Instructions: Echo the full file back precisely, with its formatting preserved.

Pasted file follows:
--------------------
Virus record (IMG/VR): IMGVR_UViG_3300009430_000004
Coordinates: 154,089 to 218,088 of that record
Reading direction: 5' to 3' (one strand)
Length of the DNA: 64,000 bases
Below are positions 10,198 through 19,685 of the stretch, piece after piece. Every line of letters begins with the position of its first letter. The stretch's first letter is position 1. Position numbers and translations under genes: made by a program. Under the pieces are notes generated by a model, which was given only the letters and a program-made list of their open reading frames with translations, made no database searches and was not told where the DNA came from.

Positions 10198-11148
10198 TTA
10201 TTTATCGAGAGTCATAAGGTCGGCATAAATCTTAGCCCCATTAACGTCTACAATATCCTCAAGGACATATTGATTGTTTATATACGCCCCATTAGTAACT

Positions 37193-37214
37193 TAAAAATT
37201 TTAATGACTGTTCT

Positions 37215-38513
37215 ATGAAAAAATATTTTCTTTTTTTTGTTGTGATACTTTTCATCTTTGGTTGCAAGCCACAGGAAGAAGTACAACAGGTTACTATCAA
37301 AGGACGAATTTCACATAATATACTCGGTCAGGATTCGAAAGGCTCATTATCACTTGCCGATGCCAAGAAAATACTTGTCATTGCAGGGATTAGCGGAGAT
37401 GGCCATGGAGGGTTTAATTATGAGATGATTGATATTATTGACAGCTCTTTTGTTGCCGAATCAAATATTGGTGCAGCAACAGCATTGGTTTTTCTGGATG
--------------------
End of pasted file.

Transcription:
Virus record (IMG/VR): IMGVR_UViG_3300009430_000004
Coordinates: 154,089 to 218,088 of that record
Reading direction: 5' to 3' (one strand)
Length of the DNA: 64,000 bases
Below are positions 10,198 through 19,685 of the stretch, piece after piece. Every line of letters begins with the position of its first letter. The stretch's first letter is position 1. Position numbers and translations under genes: made by a program. Under the pieces are notes generated by a model, which was given only the letters and a program-made list of their open reading frames with translations, made no database searches and was not told where the DNA came from.

Positions 10198-11148
10198 TTA
10201 TTTATCGAGAGTCATAAGGTCGGCATAAATCTTAGCCCCATTAACGTCTACAATATCCTCAAGGACATATTGATTGTTTATATACGCCCCATTAGTAACT

Positions 37193-37214
37193 TAAAAATT
37201 TTAATGACTGTTCT

Positions 37215-38513
37215 ATGAAAAAATATTTTCTTTTTTTTGTTGTGATACTTTTCATCTTTGGTTGCAAGCCACAGGAAGAAGTACAACAGGTTACTATCAA
37301 AGGACGAATTTCACATAATATACTCGGTCAGGATTCGAAAGGCTCATTATCACTTGCCGATGCCAAGAAAATACTTGTCATTGCAGGGATTAGCGGAGAT
37401 GGCCATGGAGGGTTTAATTATGAGATGATTGATATTATTGACAGCTCTTTTGTTGCCGAATCAAATATTGGTGCAGCAACAGCATTGGTTTTTCTGGATG